Following are the percentages of working capital to total capital as shown in recently published balance sheets of a considerable number of prominent American industrial corporations, which have been selected practically at random. For convenience, these companies are divided, for the present purpose, into three groups: those having a proportion of working capital below 15% of total capital being placed in the first group; those having between 15 and 35% in the second group and those having above 35% in the third group.

Percentage Of Working Capital To Total Capital

I

Mexican Petroleum Company.........

3.5%

California Petroleum Company.........

3.9%

Pittsburg Coal Company...........

8.9%

United Fruit Company............

9 %

Railway Steel Spring Company...........

13 %

II

Sears-Roebuck Company............

I5.1%

United States Steel Corporation.........

16.2%

Pressed Steel Car Company........

18.3%

General Chemical Company........

19 %

New York Air Brake Company.........

21 %

National Lead Company.........

24 %

Lackawanna Steel Company.........

24.4%

Baldwin Locomotive Company..........

28.1% .

Cambria Steel Company...........

33.5%

III

Crex Carpet Company.........

36.8%

Armour and Company........

37 %

American Woolen Company.........

37.4%

American Sugar Refining Company..........

39.6%

American Tobacco Company.........

42.8%

Underwood Typewriter Company..........

43.2%

Central Leather Company..........

48.6%

Swift and Company........

51 %

Rumely Company........

52.6%

Morris and Company.........

53 %

Deere and Company.........

70 %

International Harvester Company.........

81.3%

It is interesting to observe that, with one or two striking-exceptions, companies which are competitive or which do the same general class of business have approximately the same relations of working to total capital. Note, for example, the close correspondence between the California Petroleum Company and the Mexican Petroleum Company. The only other company in the list which is engaged in the extraction of raw materials is the Pittsburg Coal Company, which also has a low percentage. Extractive companies have little need for large inventories, stocks of raw material, or other working assets, except cash and accounts receivable. And their accounts receivable do not run for long periods. The United Fruit Company is, to a large extent, engaged in transportation rather than in producing and selling. As has been previously pointed out, transportation operations do not call for large amounts of working capital.

The various railway equipment companies, including the Railway Steel Spring Company in Group I and the Baldwin Locomotive Company, the New York Air Brake Company, and the Pressed Steel Car Company appearing in Group II, all have a low proportion of working capital compared with other industrial companies. It may be assumed that in railway equipment manufacturing, comparatively little money is tied up in accounts receivable. The railroad companies pay usually in the form of notes which are readily discountable, thus making unnecessary, for reasons that have previously been discussed, a large excess of current assets over current liabilities.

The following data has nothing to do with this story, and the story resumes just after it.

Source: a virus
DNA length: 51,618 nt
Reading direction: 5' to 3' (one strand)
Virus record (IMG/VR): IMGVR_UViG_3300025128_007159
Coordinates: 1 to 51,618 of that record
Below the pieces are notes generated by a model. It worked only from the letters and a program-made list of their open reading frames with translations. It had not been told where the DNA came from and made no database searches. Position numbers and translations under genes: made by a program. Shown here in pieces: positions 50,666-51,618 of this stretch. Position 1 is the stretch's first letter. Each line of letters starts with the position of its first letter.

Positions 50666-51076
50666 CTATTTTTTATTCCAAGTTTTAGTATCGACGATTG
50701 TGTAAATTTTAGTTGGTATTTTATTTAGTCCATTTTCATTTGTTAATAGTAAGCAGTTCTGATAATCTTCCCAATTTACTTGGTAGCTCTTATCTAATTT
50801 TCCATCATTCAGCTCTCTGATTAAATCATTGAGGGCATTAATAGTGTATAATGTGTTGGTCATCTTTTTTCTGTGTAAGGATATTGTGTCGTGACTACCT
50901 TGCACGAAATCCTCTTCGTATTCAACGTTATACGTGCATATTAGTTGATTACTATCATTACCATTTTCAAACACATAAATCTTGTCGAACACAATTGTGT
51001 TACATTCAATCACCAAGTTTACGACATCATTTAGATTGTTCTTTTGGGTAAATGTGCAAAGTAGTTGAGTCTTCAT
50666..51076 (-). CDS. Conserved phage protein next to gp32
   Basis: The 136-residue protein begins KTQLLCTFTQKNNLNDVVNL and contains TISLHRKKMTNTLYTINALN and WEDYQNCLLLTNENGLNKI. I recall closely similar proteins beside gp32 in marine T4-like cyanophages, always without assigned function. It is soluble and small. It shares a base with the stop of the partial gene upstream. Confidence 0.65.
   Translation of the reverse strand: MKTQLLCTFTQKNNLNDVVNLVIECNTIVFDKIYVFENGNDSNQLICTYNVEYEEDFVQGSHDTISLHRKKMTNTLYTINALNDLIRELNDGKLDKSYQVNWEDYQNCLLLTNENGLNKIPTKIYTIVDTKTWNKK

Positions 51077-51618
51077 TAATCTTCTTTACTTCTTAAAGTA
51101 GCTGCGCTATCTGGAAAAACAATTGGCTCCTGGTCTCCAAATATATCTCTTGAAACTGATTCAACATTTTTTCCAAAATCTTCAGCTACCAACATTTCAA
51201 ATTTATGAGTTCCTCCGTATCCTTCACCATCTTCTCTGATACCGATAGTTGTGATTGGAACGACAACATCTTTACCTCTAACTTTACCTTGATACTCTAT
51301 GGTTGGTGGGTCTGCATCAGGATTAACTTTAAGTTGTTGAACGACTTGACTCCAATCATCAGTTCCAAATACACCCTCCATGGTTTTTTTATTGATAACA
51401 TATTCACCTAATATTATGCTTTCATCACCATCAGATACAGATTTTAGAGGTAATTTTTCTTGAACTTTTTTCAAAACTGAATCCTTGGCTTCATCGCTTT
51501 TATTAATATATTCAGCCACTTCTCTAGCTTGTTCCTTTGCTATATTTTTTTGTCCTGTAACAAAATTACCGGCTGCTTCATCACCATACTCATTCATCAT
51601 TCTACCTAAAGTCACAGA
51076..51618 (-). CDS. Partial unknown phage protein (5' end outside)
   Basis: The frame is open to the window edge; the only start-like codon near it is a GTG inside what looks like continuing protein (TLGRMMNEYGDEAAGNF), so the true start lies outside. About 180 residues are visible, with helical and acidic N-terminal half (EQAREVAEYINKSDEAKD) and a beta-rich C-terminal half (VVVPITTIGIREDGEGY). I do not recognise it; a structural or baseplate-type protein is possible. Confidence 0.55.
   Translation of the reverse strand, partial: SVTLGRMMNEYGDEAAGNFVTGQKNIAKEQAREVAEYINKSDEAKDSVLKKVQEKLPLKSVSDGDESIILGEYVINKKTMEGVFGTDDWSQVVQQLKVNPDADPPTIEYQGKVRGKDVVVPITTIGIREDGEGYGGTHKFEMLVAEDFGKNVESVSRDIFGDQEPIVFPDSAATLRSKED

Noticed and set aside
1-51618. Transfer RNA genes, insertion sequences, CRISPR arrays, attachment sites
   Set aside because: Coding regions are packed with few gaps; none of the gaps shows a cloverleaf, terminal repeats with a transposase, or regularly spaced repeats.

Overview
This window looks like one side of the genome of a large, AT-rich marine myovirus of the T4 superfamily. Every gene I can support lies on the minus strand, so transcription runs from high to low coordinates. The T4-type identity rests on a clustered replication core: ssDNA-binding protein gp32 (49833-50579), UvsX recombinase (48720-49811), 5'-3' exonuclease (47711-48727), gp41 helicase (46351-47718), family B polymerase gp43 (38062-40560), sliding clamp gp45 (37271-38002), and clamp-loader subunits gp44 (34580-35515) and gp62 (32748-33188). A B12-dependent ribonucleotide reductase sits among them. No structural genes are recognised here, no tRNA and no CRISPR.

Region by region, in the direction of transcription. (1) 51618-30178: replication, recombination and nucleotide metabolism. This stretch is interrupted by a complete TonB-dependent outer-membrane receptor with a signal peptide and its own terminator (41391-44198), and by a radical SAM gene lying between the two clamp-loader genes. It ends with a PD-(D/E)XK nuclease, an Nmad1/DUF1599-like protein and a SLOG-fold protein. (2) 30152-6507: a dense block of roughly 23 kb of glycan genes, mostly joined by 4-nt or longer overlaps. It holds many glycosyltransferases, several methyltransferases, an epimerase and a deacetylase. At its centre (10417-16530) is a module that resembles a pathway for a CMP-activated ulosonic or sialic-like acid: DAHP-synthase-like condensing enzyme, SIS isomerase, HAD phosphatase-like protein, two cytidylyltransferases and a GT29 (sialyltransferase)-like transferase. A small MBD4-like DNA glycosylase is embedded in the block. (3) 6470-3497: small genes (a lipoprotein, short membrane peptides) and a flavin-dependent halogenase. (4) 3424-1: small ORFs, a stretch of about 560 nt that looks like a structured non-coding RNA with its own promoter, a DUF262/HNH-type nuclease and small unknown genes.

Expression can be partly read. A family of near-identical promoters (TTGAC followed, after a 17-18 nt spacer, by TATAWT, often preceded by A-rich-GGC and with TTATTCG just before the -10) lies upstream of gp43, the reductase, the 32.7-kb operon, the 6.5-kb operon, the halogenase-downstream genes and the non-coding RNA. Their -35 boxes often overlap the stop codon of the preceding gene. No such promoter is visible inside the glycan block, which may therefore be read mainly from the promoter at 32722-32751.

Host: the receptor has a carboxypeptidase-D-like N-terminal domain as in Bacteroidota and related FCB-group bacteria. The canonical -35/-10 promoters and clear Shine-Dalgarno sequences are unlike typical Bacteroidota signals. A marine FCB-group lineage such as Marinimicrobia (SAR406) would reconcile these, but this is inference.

All the steel manufacturing companies, including the Cambria Steel Company, the Lackawanna Steel Company, and the United States Steel, are included in the second division, and all except the Cambria Steel Company have working capital proportions below the average.

In Group III are included a number of important companies which may be subdivided into two classes: those which find it necessary to carry large inventories or materials, goods in process, and finished goods, and those which find it necessary to sell on an instalment or long-term basis, so that accounts receivable are always heavy. The first-mentioned class includes American Sugar Refining Company, American Tobacco Company, American Woolen Company, Central Leather Company, and Crex Carpet Company.

The three agricultural implement companies in this group, International Harvester Company, Rumely Company, and Deere and Company, as well as the Underwood Typewriter Company, belong in the class which sell their products on long terms.

The meat-packing companies - Morris, Swift, and Armour - find it necessary to carry large inventories of live stock and of goods in process.

On the whole, in running over the list that has just been given and in examining large numbers of other industrial balance sheets, it becomes fairly evident that well-managed business enterprises customarily follow standards that are more or less similar and that lead them to establish similar proportions of working to total capital. The exceptional cases, both above and below the normal proportions, are for the most part readily explainable.